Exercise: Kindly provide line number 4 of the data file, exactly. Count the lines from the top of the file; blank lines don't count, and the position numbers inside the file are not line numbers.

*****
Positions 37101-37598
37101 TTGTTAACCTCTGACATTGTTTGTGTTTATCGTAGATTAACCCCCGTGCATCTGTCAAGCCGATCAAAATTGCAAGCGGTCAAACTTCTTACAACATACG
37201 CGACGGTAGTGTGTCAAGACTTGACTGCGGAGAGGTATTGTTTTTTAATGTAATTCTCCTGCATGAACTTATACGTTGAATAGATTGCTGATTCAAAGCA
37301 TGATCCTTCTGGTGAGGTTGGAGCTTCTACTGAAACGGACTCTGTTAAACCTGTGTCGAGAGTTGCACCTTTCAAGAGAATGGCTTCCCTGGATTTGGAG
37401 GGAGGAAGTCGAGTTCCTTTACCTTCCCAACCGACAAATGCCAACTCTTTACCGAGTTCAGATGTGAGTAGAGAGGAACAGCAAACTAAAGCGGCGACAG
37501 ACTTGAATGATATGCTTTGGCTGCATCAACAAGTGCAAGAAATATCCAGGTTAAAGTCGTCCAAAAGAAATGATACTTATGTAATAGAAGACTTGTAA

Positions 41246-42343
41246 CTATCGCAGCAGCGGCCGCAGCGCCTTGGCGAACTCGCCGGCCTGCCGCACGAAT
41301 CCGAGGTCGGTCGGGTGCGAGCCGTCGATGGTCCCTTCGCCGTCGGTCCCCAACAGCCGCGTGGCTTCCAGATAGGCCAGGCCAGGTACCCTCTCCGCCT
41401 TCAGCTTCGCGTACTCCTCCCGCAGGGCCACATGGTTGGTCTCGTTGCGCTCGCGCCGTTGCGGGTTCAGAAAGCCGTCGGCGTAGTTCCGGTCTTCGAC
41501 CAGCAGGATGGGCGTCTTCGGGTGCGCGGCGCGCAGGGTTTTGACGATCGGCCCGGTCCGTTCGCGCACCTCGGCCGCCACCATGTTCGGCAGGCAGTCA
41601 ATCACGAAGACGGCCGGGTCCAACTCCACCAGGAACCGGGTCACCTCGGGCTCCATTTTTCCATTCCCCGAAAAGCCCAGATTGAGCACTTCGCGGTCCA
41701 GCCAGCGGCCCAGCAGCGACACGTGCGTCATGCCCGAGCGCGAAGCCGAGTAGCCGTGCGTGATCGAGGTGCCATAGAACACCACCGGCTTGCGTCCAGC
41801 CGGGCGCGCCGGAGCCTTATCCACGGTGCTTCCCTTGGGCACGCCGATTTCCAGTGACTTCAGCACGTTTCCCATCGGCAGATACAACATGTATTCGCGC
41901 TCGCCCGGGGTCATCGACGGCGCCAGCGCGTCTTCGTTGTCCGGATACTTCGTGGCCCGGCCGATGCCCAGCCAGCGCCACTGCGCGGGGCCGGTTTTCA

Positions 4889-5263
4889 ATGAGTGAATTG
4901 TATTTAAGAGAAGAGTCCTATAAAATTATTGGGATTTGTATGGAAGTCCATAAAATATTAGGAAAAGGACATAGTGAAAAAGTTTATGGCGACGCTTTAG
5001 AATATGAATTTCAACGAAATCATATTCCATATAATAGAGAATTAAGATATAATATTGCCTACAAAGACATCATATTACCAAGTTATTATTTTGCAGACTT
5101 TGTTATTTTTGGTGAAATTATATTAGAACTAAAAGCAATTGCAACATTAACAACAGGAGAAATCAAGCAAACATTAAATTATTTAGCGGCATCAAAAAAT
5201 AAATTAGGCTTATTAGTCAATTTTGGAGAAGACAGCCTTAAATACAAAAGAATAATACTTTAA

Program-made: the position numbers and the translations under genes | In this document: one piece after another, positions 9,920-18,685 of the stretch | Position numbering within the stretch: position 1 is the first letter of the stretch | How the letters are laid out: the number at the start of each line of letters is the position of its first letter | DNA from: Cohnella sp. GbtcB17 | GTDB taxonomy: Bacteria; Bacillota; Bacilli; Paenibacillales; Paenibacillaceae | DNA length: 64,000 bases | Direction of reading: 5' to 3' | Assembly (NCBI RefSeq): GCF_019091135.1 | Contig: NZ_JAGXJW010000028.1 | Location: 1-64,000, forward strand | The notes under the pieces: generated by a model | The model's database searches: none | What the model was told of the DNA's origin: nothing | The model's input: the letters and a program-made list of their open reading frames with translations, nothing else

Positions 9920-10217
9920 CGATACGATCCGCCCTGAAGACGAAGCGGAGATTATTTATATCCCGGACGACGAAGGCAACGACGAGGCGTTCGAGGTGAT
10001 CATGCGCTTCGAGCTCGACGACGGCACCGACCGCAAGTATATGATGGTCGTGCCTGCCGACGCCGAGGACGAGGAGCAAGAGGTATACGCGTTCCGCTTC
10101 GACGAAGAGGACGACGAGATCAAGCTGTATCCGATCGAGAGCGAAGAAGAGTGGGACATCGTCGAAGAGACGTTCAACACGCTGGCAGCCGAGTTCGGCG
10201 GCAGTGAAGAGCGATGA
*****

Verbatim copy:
37301 TGATCCTTCTGGTGAGGTTGGAGCTTCTACTGAAACGGACTCTGTTAAACCTGTGTCGAGAGTTGCACCTTTCAAGAGAATGGCTTCCCTGGATTTGGAG